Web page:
CHEF JEFF: One Byte At A Time — Jambalaya

Lent starts this week. That means the end of Mardi Gras, which is celebrated for about two weeks before Ash Wednesday. But not before the biggest celebration of the season — Fat Tuesday.

Among the traditions of Mardi Gras is a parade every day and a hefty dose of customary Cajun and Creole foods.

My favorite dish that’s a mainstay during the New Orleans celebration is jambalaya. I’ve tried my hand numerous times making a pot of the mash-up, which features chicken, andouille sausage, sweet bell pepper, rice and a number of other ingredients.

Mine isn’t bad, but if you’ve never had jambalaya cooked by a native Louisianan, you don’t know what your missing. I can say that as a certainty because no jambalaya I’ve eaten can compare with that made by an old friend and former co-worker, Sue Ellyn Scaletta, who hailed from the Pelican State.

Sue Ellyn, who unfortunately died a couple of years ago in a house fire at her home in Grand Forks., really knew how to make a mean pot of jambalaya.

Whenever I’ve tried my hand at the Cajun/Creole dish, my thoughts would go back to those days in the 1980s and 1990s, when we would have a potluck at the Herald. Sue Ellyn, a fiery Irish gal, always brought her jambalaya, and it always was a hit.

While I regret never getting her jambalaya recipe, here’s another that’s pretty tasty.

I think Sue Ellyn would give it a thumbs-up.

1 tablespoon canola or olive oil
1 tablespoon unsalted butter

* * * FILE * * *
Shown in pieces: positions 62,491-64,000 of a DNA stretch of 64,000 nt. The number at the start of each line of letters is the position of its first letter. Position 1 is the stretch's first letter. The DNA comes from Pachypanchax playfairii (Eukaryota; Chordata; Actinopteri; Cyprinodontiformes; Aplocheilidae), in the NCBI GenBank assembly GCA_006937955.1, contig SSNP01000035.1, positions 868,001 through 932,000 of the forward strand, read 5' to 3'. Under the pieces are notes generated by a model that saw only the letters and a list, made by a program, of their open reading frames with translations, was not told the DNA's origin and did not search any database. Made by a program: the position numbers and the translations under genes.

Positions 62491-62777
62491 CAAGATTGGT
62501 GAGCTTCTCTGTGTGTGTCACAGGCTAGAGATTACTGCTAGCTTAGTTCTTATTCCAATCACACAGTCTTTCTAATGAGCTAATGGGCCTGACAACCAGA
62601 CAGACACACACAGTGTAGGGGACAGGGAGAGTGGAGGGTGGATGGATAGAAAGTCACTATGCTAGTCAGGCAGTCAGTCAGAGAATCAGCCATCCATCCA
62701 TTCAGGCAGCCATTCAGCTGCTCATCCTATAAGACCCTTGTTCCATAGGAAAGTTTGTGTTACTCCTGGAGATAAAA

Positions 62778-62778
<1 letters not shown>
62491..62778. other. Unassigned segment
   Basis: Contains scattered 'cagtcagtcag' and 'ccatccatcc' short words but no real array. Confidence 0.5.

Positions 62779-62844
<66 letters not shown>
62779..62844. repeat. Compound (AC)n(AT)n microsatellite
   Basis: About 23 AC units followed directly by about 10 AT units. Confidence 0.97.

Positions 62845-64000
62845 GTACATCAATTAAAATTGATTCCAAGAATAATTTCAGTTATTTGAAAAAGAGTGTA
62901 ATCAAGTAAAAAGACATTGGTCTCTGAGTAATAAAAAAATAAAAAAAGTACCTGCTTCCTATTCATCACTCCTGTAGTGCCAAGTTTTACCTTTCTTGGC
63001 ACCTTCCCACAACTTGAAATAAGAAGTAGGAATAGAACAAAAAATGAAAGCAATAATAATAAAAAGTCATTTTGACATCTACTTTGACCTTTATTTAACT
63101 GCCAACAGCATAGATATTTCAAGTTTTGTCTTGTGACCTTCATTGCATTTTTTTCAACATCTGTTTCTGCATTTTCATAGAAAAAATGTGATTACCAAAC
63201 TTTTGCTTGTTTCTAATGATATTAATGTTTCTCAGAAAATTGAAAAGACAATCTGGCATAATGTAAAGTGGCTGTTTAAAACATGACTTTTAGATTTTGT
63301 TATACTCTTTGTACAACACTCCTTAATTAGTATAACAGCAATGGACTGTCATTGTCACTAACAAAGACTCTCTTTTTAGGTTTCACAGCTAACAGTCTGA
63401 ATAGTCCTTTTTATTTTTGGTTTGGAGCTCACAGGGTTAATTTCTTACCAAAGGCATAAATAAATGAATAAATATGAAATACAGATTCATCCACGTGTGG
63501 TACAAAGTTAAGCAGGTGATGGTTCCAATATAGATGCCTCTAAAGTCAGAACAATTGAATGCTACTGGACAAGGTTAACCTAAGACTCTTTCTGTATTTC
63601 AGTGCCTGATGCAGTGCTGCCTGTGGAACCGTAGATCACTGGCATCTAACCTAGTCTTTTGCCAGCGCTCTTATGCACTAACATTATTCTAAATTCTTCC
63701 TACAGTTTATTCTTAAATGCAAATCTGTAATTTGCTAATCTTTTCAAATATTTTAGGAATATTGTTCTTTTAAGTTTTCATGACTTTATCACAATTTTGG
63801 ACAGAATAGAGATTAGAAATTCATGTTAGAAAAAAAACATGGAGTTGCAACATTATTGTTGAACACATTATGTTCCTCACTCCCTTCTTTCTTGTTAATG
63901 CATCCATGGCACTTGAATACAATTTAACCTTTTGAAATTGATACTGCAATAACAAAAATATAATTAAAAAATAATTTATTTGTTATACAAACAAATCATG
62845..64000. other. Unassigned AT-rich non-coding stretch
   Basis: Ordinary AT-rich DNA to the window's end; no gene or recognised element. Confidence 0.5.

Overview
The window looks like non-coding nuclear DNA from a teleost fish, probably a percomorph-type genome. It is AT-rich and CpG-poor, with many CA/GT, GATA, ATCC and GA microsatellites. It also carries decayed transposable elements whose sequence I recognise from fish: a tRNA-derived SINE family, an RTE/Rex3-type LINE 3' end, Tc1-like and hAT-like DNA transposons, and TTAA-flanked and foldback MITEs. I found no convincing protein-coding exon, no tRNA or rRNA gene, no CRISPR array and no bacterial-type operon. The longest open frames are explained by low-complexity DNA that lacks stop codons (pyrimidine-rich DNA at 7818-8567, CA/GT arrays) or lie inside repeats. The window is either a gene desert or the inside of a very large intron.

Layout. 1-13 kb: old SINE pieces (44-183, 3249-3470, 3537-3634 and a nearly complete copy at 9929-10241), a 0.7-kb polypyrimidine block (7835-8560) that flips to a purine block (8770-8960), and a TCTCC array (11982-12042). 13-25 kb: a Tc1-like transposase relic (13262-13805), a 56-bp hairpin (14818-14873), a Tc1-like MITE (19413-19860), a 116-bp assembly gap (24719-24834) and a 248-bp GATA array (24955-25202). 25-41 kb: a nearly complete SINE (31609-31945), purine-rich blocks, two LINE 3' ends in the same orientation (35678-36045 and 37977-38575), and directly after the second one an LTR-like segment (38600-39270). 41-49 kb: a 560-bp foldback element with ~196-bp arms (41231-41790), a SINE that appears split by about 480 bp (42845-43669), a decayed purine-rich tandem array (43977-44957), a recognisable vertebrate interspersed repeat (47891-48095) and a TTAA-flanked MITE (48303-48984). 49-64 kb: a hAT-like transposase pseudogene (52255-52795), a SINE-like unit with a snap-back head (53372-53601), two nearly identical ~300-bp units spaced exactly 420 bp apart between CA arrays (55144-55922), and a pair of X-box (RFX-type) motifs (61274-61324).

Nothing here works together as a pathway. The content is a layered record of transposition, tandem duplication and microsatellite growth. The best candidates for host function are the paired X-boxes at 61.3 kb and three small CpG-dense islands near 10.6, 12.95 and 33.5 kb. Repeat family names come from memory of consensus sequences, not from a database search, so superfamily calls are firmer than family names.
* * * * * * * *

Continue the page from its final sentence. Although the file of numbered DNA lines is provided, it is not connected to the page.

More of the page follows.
½ pound andouille sausage, 1-inch slices
2 boneless, skinless chicken breasts or 3 boneless, skinless thighs (about 1 pound total), cut into 2-inch pieces
1 tablespoon homemade or purchased Creole seasoning (see note)
1 Vidalia onion, chopped
1 rib celery, chopped
½ green bell pepper, cored, seeded and chopped
1 garlic clove, very finely chopped
1½ cups long-grain rice
1 4-ounce can tomato sauce
2½ cups homemade chicken stock or reduced-sodium broth
Coarse salt and freshly ground pepper
In a large, ovenproof skillet, heat the oil and butter over high heat until shimmering. Add the sausage and cook until it starts to brown, about 3 minutes. Add the chicken and sprinkle the Creole seasoning over all. Continue cooking over high heat until the chicken just begins to color, about 3 minutes. Remove the meat to a plate.
Heat oven to 350 degrees. Add the onion, celery, and bell pepper to the skillet and cook until they start to color, 5 to 7 minutes, stirring occasionally. Add the garlic and cook until fragrant, 45 to 60 seconds. Add the rice and stir to coat. Stir in the tomato sauce and stock and bring to a boil.
Return the chicken and sausage to the skillet and stir to combine. Transfer to the oven and bake, uncovered, stirring once, until the rice is almost tender, 20 to 30 minutes. Remove from oven, let the jambalaya cool slightly and adjust seasoning to taste before serving.
Yield: Serves 6.
Note: To make Creole seasoning, combine 4 teaspoons cayenne, 1 tablespoon each coarse salt and white pepper, 2¼ teaspoons each dried thyme and freshly ground black pepper, ½ teaspoon dried sage and ¼ teaspoon each onion powder and garlic powder. Store in a cool, dry place for up to 3 months.
Approximate nutritional analysis per serving: 400 calories, 30 percent of calories from fat, 13.2 grams fat (4.3 grams saturated, 5.7 grams monounsaturated), 48.3 milligrams cholesterol, 22 grams protein, 46.9 grams carbohydrates, 2.3 grams fiber, 769.7 milligrams sodium.

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